by Chris Bodenner

A reader writes:

I think we have to keep in mind the distinction between homicide and murder when we discuss abortion.  I am not sure there is any logical way to argue that an abortion is not a kind of homicide.  I mean, I support a woman's right to choose, but a fetus is not merely a "thing."  At the same time, if we go from calling abortion homicide to calling it murder we are essentially making a moral judgment: we are saying that this kind of homicide is completely unacceptable.  If that's Santorum's position, he is welcome to it.

Another expands on that point:

I’ve seen it pop up in several places recently.  The newest challenge to the intellectual integrity of the anti-abortion/pro-life movement is to say: Well, if you really think that abortion is murder, why don’t you advocate that those responsible be tried for murder and punished as other murderers are?  Apparently, the reluctance of the anti-abortion movement to take this position reflects an underlying hypocrisy.

As a pro-choice person, this strikes me as a disastrous path for the choice movement to go down.  In the first place, I’m sure that plenty of anti-abortion advocates would like to see those who perform abortion, and perhaps even some of the women who have abortions, tried for homicide.  They don’t push this point, because it seems overly harsh to most people.

But second, there is nothing inconsistent about treating abortion as a crime of lesser severity than the cold-blooded murder of an adult or child.  All states recognize different levels of homicide, with different levels of punishment.  Clearly, in a society where there is not yet a consensus as to the morality of abortion, where it is illegal it would make sense to treat it as a lesser crime than standard-issue homicides.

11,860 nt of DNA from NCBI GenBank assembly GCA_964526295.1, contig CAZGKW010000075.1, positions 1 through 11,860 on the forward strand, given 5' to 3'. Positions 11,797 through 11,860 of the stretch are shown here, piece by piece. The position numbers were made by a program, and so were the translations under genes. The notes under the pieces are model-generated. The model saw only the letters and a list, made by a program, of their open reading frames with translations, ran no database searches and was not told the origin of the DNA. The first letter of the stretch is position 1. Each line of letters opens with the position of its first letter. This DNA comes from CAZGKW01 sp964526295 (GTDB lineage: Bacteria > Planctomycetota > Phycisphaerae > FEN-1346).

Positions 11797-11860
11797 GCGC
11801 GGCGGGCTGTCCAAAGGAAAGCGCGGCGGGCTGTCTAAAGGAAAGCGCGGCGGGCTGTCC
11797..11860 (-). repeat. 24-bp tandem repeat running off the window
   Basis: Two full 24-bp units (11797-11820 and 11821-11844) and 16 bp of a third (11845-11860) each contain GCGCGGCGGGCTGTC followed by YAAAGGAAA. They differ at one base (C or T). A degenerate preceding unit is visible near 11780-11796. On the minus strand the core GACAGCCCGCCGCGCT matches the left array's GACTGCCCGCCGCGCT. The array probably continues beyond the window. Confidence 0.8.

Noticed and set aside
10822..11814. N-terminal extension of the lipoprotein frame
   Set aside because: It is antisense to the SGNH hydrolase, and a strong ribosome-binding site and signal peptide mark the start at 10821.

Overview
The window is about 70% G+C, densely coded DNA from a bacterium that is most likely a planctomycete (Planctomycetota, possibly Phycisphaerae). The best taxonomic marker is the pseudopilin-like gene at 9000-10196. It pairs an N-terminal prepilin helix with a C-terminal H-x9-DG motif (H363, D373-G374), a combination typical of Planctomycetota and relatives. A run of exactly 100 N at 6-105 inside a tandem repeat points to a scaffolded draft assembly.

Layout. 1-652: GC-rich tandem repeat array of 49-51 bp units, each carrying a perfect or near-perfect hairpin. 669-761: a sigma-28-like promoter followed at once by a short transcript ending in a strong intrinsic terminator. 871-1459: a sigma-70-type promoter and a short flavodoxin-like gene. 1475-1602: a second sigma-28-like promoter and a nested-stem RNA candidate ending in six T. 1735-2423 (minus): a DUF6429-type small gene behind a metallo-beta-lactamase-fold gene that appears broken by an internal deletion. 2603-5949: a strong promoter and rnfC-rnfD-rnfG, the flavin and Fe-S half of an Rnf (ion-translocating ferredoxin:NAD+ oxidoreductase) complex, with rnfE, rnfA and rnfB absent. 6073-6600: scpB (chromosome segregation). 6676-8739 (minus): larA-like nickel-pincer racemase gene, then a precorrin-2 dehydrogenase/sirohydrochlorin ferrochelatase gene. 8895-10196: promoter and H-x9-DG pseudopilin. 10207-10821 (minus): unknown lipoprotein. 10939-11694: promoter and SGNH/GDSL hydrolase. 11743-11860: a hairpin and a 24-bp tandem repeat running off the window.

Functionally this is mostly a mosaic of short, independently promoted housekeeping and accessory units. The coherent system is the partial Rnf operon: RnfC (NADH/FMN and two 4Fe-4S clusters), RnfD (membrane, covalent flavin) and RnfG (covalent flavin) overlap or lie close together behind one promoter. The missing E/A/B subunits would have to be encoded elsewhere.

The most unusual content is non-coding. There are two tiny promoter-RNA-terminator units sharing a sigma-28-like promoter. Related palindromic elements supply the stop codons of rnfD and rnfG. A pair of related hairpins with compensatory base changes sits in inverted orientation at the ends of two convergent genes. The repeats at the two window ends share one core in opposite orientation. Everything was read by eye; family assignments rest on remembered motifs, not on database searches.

The bottom line is that, for years, the pro-choice movement has been trying in vain to show that the anti-abortion movement is either logically flawed or some sort of unhealthy spinoff of religious extremists and/or male misogynists.  Neither of these is true.  There are millions of people in this country who genuinely believe that abortion is the taking of an innocent life and, therefore, immoral and should be outlawed.  Whether you agree or not, it’s a pretty simple proposition, an entirely legitimate point of view.

Pro-choice advocates frequently talk about a woman’s right to control her own body, to choose, and the negative impact on her life of an unwanted pregnancy.  All of these are legitimate concerns and issues to raise, but they don’t engage with their opponents’ sole argument: that abortion is the taking of an innocent life.  To dismiss that argument is to lose the debate.  Unless pro-choice advocates directly confront the moral issue here, and address whether in fact a “life” is involved, they are destined to lose the debate.

Another writes:

The discussion of "abortion as murder" reminds me of this YouTube video.  In it, abortion protesters outside of a clinic are asked what the hypothetical punishment should be for women who have an illegal abortion. There are not too many responses.

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